A solar petition reached a key milestone Tuesday, with state elections officials certifying enough signatures for the initiative to receive Supreme Court review for the 2016 ballot.
The state Board of Elections reported that the petition, which would allow those in Florida who generate electricity from the sun to sell that power directly to others, topped 72,000 signatures.
Floridians for Solar Choice, the sponsor of the initiative, needed 68,314 signatures for the petition drive for the state Supreme Court to determine whether the initiative's language meets legal requirements to appear on the 2016 ballot.
Mark Ard, a spokesman for the state Board of Elections, said now that the petition has reached the required number of signatures, letters acknowledging the initiative's status will be sent to the sponsor, the committee that reviews fiscal impact and the attorney general, who will present it to the court.
Backers of the petition had voiced frustration over perceived delays in the state's acknowledgment that they had crossed the necessary threshold for the court's review. Typically, the state had updated its website with signature totals daily, but there had been no updates since the middle of last week.
The state elections board updated its website late Tuesday with the new totals, after inquiries from the Tampa Bay Times about why validated signatures from Pinellas County had not been added.
Tory Perfetti, director of Floridians for Solar Choice and Florida Conservatives for Energy Freedom, said the fact that the group reached the 68,314 signatures needed for Supreme Court review shows the interest in the proposal.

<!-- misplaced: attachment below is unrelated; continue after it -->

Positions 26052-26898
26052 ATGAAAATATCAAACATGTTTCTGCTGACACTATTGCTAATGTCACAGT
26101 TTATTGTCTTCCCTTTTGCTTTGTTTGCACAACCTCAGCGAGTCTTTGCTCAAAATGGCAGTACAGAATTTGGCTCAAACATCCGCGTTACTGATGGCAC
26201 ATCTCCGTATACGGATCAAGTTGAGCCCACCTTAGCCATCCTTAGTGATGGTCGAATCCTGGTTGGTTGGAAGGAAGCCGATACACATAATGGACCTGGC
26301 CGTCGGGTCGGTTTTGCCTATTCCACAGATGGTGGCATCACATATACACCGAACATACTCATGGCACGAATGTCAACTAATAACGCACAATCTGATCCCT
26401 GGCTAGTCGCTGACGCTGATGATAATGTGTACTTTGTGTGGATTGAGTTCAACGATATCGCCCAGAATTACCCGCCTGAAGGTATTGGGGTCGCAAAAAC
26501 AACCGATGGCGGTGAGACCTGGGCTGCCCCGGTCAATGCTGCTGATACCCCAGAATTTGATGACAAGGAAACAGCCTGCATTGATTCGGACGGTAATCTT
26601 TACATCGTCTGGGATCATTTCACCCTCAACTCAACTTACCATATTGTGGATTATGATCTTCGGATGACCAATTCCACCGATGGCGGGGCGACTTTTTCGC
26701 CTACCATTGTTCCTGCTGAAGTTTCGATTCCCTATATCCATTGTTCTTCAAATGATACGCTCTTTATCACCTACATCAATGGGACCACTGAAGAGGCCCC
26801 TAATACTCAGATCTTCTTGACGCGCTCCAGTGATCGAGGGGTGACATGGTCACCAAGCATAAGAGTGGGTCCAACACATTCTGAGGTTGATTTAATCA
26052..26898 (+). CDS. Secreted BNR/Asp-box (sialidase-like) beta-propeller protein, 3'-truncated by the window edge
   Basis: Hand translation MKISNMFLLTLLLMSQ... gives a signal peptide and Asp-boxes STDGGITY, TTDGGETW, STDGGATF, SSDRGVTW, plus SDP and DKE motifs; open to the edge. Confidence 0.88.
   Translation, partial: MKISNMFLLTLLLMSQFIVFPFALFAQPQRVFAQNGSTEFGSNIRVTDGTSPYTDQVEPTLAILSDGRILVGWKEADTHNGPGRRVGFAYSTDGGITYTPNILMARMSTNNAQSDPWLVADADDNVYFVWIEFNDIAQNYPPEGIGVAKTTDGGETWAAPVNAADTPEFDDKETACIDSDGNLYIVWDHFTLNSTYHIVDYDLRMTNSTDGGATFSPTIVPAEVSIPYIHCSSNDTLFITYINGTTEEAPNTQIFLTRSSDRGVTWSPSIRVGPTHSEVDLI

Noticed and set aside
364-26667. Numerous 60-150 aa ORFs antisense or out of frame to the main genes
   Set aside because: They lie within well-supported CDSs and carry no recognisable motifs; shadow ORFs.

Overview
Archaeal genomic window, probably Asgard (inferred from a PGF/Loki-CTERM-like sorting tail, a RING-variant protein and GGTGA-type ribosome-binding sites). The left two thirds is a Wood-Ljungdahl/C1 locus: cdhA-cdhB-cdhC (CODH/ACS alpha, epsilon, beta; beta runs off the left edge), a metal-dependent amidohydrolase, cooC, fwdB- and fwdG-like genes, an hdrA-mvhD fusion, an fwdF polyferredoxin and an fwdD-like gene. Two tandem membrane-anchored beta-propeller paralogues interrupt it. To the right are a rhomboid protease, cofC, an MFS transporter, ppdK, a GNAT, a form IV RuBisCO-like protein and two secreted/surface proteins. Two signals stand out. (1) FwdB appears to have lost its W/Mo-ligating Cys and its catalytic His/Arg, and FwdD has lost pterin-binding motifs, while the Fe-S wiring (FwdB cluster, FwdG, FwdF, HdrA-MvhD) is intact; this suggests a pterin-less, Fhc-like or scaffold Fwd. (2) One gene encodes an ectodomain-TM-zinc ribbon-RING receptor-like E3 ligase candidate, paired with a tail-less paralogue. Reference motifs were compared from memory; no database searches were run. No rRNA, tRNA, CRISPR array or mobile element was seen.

"We're very pleased and not surprised," Perfetti said, "considering the reaction we've gotten from Florida citizens about opening up the free market."
Reaching the 68,314 threshold for signatures is a critical step in Florida ballot initiatives. At that point, the state attorney general has 30 days to present the initiative to the high court, which can take as long as two months to complete its review and approve the language for the ballot.
Donors to ballot initiatives often wait until final approval before backing a petition. If the court rejects the petition, donors lose money because the drive would have to start over. Once the court approves the language, then the onus rests on the organizers of the petition drive to collect 683,149 signatures by Feb. 1 to get the initiative on the 2016 ballot.
The longer it takes for Supreme Court review and approval, the less time organizers have to collect signatures. The delay in acknowledging the additional signatures frustrated Floridians for Solar Choice.
Before the update to the state website, Stephen Smith, executive director of the Southern Alliance for Clean Energy, one of the petition drive's sponsors, said, "We have clearly qualified as of last week. We know the secretary of state of Florida has what they need. We can't ascertain the rationale (for the delay). Is it bureaucratic inefficiency or is there something more?"
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The ballot initiative has forged an unusual alliance of tea party and Christian Coalition conservatives and libertarians, as well as environmental groups such as the Southern Alliance, Greenpeace and the Sierra Club. The Florida Retail Federation, Physicians for Social Responsibility and others also have joined in the effort.
If the proposed ballot measure passes, business or property owners could produce up to 2 megawatts of solar power and sell it directly to others, such as tenants, without having to go through a utility.
But such groups as the Koch brothers-backed Americans for Prosperity have challenged the benefits of solar. The state's investor-owned utilities also say rooftop solar is an inefficient, costly way for the state to produce power.
Contact Ivan Penn at email@example.com or (727) 892-2332. Follow @Consumers_Edge.